Items filtered by date: December 2020
A reflection by Bonnie Kirk following a team discussion.
The discussion was sparked by the viewing of a video on internet posted by a Friar Casey Cole (Georgia, USA) who asks, “Why are some congregations not recruiting new members? What needs to change? In the process of modernizing to be more like the world, some religious communities have lost their radical edge, he says, and, by the same token, have lost the interest of young people who are attracted by a radical gift of self. Communities that flourish are radical: they have visible signs that distinguish them from the world like the habit and an intense prayer life.
The question that arose in the team was, by its nature, is secular consecration radical?
“Yes,” Bonnie says, “our Oblate secular consecration is radical; we are called to embrace gospel values as the root and foundation of our lives; a commitment that is given flesh by our evangelical spirituality and empowered by our vows.
Embedded in society, at times anonymously, we are not called to visibility by conditions such as distinctive signs, communal living and prayer and specific ministry.
We have a strong charism and mission which are discreetly manifested from our place in the world, for the world and with the world. We are lay persons with regular jobs and in diverse living situations. We have some similarities with religious congregations yet we are different.
I think Friar Cole’s judgement of some traditional religious communities relates to the way they have watered down the description of who they are. In so doing, according to him, they have more or less embraced the life style of laypersons with no distinct dress, ministry or communal living.
I think he is challenging us as well in our own quest for vocations. In our contacts we often fall short of sharing our spirituality. We need to be open and vulnerable about Oblate life– a life style with all the rights and responsibilities inherent to lay consecration; a life rich and blessed but that, with its own particular challenges, is at times difficult to live.”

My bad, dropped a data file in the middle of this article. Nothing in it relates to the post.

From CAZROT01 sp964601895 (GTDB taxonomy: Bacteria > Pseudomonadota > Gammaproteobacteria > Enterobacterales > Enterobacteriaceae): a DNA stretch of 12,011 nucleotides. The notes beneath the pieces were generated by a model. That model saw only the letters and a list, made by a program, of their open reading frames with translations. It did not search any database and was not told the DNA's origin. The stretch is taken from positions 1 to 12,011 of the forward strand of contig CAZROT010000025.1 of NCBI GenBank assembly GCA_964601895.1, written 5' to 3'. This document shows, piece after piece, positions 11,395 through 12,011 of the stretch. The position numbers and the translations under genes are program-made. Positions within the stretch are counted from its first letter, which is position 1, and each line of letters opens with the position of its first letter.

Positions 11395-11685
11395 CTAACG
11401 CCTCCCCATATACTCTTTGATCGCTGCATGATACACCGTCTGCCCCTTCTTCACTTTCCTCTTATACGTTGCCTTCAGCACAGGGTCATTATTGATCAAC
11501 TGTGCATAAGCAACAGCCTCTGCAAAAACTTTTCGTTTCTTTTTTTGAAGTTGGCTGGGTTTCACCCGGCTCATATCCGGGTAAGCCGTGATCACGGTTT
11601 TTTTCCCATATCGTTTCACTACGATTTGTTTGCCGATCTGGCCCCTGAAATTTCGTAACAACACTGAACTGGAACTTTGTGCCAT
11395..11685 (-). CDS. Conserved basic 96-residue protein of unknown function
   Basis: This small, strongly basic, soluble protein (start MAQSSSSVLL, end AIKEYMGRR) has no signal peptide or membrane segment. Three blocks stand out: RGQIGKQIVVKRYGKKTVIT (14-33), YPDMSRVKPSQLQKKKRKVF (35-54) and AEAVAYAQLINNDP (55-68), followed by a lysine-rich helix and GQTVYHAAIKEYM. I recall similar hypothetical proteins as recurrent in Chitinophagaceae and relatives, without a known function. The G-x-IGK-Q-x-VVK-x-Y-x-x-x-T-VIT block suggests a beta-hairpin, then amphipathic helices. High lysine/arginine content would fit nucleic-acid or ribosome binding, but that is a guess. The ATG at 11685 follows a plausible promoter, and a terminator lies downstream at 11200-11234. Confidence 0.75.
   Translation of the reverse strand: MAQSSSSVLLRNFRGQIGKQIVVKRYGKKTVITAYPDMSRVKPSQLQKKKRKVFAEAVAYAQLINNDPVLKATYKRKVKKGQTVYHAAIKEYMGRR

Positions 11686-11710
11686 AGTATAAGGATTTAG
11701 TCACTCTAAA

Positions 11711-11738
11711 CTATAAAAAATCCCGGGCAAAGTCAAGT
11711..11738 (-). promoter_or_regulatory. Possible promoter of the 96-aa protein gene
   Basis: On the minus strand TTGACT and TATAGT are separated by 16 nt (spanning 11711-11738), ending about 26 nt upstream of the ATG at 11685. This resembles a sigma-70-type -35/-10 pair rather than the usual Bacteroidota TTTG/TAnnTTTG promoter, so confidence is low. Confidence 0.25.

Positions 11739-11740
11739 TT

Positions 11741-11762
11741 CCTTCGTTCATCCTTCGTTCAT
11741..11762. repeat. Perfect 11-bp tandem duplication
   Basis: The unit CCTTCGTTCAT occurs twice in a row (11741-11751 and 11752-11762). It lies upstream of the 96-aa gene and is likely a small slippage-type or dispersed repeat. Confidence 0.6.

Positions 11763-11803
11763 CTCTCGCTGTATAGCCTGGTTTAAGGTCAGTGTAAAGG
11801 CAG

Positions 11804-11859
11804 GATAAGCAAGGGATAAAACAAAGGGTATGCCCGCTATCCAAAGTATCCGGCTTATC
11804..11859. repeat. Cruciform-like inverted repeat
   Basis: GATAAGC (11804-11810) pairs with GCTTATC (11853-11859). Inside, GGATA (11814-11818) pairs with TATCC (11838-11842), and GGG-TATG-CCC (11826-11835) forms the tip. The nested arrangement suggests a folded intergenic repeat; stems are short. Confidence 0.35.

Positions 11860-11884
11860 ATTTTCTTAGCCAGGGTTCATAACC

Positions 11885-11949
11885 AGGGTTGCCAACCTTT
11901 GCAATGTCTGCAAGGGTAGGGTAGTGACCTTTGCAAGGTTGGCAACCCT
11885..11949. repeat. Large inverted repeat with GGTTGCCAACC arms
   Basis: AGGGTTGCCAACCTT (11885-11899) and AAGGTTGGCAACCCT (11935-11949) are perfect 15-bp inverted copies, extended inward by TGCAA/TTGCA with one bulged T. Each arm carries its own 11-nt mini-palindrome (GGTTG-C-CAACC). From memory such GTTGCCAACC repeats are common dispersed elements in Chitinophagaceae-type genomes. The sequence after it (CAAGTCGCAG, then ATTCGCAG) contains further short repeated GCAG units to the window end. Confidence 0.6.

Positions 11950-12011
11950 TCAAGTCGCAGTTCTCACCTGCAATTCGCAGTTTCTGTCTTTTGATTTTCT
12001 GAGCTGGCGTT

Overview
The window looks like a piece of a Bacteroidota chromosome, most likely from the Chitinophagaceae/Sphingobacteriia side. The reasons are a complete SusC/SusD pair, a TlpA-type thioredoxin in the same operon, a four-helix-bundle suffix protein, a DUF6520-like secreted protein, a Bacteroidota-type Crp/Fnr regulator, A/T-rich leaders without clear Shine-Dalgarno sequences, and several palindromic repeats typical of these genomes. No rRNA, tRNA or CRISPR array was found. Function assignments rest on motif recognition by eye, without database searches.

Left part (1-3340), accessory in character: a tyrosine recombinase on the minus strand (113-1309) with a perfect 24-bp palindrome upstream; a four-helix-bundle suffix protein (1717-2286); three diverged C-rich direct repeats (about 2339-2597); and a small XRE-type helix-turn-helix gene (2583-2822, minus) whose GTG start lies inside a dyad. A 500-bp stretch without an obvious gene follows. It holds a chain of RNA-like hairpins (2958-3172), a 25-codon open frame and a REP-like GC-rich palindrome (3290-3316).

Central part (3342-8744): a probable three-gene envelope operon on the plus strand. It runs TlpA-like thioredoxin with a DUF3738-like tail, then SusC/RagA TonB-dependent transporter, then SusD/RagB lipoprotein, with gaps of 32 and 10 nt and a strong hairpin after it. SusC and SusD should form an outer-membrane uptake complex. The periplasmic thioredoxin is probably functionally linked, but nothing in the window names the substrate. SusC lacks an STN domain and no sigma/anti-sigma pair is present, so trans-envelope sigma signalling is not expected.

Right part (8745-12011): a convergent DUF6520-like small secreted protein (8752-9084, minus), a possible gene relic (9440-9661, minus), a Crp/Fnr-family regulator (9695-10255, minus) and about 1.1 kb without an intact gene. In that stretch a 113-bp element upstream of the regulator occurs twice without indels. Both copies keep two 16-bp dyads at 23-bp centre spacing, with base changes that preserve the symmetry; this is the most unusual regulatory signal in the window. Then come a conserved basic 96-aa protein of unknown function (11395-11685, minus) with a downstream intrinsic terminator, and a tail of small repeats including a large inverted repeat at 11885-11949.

I thank the Lord for having inspired our dear Father Louis-Marie Parent, founder of the Institute, The Oblate Missionaries of Mary Immaculate. He has drawn a very concrete path of Christian and consecrated life for us to follow.
Being attentive to people, as Christ was, opens the door to a life of charity.
With a team, we had welcomed the children of migrants (the pandemic put an end to this project). I had gotten to know the parents beforehand. That is how, at an R.S.F. demonstration, the mother of three found the courage to confide: "I have a home, but I have no fridge or washer. Could you help me find some?"
Her request provoked me and propelled me to make multiple contacts to respond to her needs. I took particular interest in this family and made myself available for various services and I got others involved with me. The very grateful mom knows she can knock on my door anytime. Together with others we are always be able to help out. The family knows how to bring enjoyment by sharing moments of friendship.
The Covid crisis and confinement, which keep us mostly at home, have made me more attentive to my neighbors allowing me to create a fraternal atmosphere through small gestures.
The spirit of charity is not improvised, it is received from Him who is total Love and asks only to be spread around. I borrow a quote from Catherine of Siena: "Make yourself capable, I will make of myself a torrent!”
Lord, grant us the grace to live in your Love. Then You, in turn, will spring up like a waterfall giving us, as a bonus, the joy of sharing!